The Doctrine of the Conscience -- By: Roy B. Zuck
BSac 126:504 (Oct 69) p. 329
The Doctrine of the Conscience
[Roy B. Zuck, Executive Director, Scripture Press Foundation, Wheaton, Illinois.]
A study of the conscience is perhaps one of the most neglected aspects in biblical anthropology and psychology. Comparatively few systematic theologies even make mention of it. And how many sermons on the subject of the conscience can the reader recall having heard?
The conscience is a very important part of the immaterial nature of man and therefore deserves attention. Sanders stresses the need for knowing what the Bible teaches about the conscience: “Ignorance of the function of conscience and of the divine provision for its healthy exercise leads to serious spiritual disorders. Many sensitive Christians have limped through life because of a morbid and weak conscience whose condemning voice allowed them no respite. Their very sincerity and desire to do the will of God only accentuated the problem and caused them to live in a state of perpetual self-accusation. Deliverance from this unhappy state is possible through the apprehension and appropriation of the teaching of Scripture on the subject.”1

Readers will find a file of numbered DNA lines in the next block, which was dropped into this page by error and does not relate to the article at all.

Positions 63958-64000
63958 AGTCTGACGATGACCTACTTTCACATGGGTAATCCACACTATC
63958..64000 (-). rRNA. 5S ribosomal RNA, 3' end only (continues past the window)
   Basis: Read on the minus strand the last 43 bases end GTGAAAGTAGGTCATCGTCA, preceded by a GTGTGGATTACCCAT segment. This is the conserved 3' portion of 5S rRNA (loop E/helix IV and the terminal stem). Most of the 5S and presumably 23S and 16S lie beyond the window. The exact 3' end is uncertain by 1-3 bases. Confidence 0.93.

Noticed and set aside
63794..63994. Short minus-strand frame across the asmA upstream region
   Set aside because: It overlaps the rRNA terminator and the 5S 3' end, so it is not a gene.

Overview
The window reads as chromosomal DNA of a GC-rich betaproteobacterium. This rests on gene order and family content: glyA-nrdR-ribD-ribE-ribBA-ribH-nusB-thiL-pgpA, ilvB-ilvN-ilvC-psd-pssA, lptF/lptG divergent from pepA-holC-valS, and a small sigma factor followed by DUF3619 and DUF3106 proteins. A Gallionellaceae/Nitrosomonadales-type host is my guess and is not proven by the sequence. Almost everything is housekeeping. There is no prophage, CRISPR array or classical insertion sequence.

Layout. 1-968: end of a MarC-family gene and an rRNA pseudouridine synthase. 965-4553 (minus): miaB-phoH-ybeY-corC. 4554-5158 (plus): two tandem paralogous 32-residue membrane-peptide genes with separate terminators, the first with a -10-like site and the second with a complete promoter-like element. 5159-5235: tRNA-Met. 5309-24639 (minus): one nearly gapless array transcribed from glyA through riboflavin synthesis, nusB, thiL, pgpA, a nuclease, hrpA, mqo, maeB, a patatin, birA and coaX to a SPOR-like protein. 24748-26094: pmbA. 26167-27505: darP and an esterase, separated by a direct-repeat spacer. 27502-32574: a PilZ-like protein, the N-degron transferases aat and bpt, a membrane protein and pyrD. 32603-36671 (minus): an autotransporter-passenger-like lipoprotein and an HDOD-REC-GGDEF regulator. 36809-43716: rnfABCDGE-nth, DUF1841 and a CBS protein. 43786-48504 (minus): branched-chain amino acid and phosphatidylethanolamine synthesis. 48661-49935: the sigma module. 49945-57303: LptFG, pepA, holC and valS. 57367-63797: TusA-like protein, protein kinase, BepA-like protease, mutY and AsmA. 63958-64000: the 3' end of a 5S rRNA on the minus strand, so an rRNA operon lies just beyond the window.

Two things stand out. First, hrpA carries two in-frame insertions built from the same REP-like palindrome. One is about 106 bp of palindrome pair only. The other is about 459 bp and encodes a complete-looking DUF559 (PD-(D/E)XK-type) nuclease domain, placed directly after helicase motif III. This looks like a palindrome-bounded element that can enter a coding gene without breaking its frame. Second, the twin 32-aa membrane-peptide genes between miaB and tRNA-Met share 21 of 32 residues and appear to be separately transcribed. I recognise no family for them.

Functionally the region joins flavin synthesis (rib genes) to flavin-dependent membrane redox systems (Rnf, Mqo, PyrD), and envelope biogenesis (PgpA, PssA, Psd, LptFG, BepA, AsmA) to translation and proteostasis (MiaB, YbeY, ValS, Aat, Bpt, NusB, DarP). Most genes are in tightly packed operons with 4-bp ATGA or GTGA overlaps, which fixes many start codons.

The Meaning of the Conscience
The English word conscience, is from the latin conscientia, a compound of con (“together” or “with”) and scio (“to know”). This in turn is a translation of the Greek συνείδησις, literally “knowledge with.” This noun is used in the Greek New Testament thirty times (nineteen times in Pauline writings, five times in Hebrews, three times in 1 Peter, twice in Acts, and once in John).2
BSac 126:504 (Oct 69) p. 330
The verb συνεῖδον, from which the noun συνείδησις is derived, is used only four times in the New Testament (three times in Acts, and once in 1 Corinthians). In Acts 12:12 and 14:6 συνεῖδον clearly means “to see in one’s mind, to understand or perceive” and, therefore “to know with one’s self.” The perfect tense may also carry this same meaning in Acts 5:2. In 1 Corinthians 4:4 the perfect tense σύνοιδα is used with the reflexive dative pronoun ἐμαυτῷ.”3 The inept rendering of 1 Corinthi...
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